Thursday, July 11, 2013

The Aleph

Every now and then a book comes along your way and leaves a lasting impression. I am not an avid reader, but I try to make time to read because it is one of those good nourishing items to feed the soul. Books can be of all different kinds, and not every book you read has to be inspirational, or uplifting. Sometimes a book just gives you a good laugh, whereas other times, it gets you into another world that beyond reality, and then there are those that leave you warm and fuzzy. I also believe that books that come across your path regardless of their content come to you at the right time in your life. It’s exactly what you needed at that moment. For me it was Paulo Coelho’s book Aleph.

His first book was The Alchemist which I loved. And I will admit that when I started to follow his books, I found the same theme over and over again – so I let him go for a while. It was always the same message of self-discovery, following your path, living your dreams, etc. But someone recommended Aleph to me, and I said, ok, let me read it.

It was exactly what I needed. It is books that just like The Alchemist, no matter how many times I read it; I will always learn something new from it. What fascinated more about this book – it was a biographical account of his life till today but done in a fictional way. I love traveling and I liked the idea of reading someone elses’ perspective on their travels – and more specifically making their travel journeys meaningful and purposeful – being open to new experiences on their travels regardless of how mundane it may be. Our travels could be our job – traveling for work can get burdensome and exhausting and can take a toll on us – and the character in this book experiences some of those sentiments. Seeing how he overcomes it, and makes meaning of his travels resonated with me.

Aleph is the first word in the Hebrew Alphabet. It has many meanings – symbolically- ranging from Oneness in Unity to the link between the Inner and Outer Realm of God to signifying strength, the leader. (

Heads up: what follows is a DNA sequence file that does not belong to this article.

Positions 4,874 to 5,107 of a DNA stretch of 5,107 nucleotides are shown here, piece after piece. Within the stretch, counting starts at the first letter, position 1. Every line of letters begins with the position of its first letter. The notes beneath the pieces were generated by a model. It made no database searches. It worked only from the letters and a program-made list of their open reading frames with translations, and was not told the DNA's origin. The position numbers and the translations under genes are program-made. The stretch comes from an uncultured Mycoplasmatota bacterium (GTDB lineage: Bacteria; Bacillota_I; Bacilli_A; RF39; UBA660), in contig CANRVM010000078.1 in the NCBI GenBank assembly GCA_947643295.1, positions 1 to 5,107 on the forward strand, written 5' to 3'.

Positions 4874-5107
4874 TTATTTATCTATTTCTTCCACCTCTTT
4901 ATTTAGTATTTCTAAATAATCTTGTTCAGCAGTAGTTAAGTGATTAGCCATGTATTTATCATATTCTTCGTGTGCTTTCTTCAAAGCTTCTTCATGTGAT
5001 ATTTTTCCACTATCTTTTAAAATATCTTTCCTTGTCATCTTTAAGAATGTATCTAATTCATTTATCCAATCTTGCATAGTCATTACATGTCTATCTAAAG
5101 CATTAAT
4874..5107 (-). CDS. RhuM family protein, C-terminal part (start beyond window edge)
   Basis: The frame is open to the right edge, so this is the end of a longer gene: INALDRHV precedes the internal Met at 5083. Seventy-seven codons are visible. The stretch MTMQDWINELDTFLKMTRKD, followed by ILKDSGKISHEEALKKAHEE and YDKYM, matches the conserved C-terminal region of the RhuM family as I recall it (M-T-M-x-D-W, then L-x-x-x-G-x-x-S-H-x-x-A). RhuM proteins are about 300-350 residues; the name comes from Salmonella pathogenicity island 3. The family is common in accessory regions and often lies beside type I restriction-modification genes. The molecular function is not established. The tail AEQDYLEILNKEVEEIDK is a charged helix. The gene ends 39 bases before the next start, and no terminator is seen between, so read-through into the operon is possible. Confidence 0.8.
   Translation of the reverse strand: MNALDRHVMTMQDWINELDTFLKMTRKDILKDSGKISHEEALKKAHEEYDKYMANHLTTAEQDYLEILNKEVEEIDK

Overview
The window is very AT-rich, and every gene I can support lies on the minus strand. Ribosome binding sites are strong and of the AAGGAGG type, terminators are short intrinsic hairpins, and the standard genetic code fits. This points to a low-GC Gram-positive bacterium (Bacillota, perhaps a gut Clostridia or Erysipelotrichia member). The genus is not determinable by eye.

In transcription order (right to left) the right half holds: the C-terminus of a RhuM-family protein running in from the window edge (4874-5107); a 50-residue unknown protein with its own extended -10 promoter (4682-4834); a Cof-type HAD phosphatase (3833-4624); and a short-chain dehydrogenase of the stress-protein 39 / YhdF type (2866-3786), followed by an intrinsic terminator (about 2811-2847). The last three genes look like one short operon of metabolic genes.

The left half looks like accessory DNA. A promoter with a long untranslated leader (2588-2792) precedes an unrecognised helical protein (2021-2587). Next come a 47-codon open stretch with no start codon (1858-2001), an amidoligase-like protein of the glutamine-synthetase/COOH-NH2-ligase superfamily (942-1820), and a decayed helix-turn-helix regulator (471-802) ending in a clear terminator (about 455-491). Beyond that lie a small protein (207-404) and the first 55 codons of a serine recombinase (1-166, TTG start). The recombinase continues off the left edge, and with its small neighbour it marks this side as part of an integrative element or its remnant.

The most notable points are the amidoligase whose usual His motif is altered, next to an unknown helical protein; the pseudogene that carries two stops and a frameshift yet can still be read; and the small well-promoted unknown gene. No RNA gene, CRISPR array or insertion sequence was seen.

So getting into this book I was a little apprehensive because I did not know what to expect – whether it would be a lesson on theology, on Judaism, etc. But it was the opposite. It was his spiritual journey. So many of us at times feel stagnant on our spiritual path, and we need a boost, we need something that can help us get unstuck. In this book, he writes in the first person about him being a famous writer, and feel that stuckness. And he turns to “J” his mentor, for guidance. In doing that, he comes across an article about the Chinese Bamboo. The concept that such a tiny green shoot could shoot up in five years into such a giant thing is the catalyst that gets him moving on his journey. And he decides to take a journey on the Trans-Siberian railroad, and unexpectedly a woman named Hilal tells him that she is there to accompany him on this journey.

For me, it represented the journey of one man’s quest for inner peace – and his metamorphosis. It was about undoing the past, understanding one’s past in order to make peace with the present. It was about learning to be in the present despite all our insecurities, emotions, paranoia, vices, gifts, talents. It was a journey in forgiveness, in love, and being unafraid of confronting the challenges in life. One can’t know God in isolation – or understand God’s wisdom/love. The only way one can begin to understand God is by actively being in the present with our relationships and our lives. And in order to be actively present, one needs to come to terms with the past – not live in the past, but accept it and move on. This quote stood out to me:

“We can never wound the soul, just as we can never wound, God, but we can become imprisoned by our memories, and that makes our lives wretched even when we have everything we need in order to be happy. If only we could be entirely here, as if we had just woken up on planet Earth and found ourselves inside a golden temple, but can’t.”

This is a great link to another person’s understanding of The Aleph.

He ends the book with this quote: “Only two things can reveal life’s greatest secrets: Suffering and Love.” I ask you to do a journaling prompt with this quote and see what comes up. What has suffering taught me about myself? What has love given me? Where would I be without the two?

Happy Journaling!

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